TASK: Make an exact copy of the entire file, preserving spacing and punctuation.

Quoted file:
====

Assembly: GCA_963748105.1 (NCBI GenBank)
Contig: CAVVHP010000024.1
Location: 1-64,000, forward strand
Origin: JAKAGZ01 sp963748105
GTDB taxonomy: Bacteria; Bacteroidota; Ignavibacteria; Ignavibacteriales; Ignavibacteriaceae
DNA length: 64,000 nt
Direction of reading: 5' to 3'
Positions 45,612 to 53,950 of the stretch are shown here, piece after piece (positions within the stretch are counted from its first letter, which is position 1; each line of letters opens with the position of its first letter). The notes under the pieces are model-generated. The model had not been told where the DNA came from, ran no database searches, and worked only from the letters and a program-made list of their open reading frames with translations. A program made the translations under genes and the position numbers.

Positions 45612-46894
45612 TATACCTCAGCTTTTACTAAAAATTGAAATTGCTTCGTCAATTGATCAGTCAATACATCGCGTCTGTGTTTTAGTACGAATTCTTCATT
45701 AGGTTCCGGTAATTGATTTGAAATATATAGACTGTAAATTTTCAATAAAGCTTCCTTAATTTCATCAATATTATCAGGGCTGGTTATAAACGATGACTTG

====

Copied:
Assembly: GCA_963748105.1 (NCBI GenBank)
Contig: CAVVHP010000024.1
Location: 1-64,000, forward strand
Origin: JAKAGZ01 sp963748105
GTDB taxonomy: Bacteria; Bacteroidota; Ignavibacteria; Ignavibacteriales; Ignavibacteriaceae
DNA length: 64,000 nt
Direction of reading: 5' to 3'
Positions 45,612 to 53,950 of the stretch are shown here, piece after piece (positions within the stretch are counted from its first letter, which is position 1; each line of letters opens with the position of its first letter). The notes under the pieces are model-generated. The model had not been told where the DNA came from, ran no database searches, and worked only from the letters and a program-made list of their open reading frames with translations. A program made the translations under genes and the position numbers.

Positions 45612-46894
45612 TATACCTCAGCTTTTACTAAAAATTGAAATTGCTTCGTCAATTGATCAGTCAATACATCGCGTCTGTGTTTTAGTACGAATTCTTCATT
45701 AGGTTCCGGTAATTGATTTGAAATATATAGACTGTAAATTTTCAATAAAGCTTCCTTAATTTCATCAATATTATCAGGGCTGGTTATAAACGATGACTTG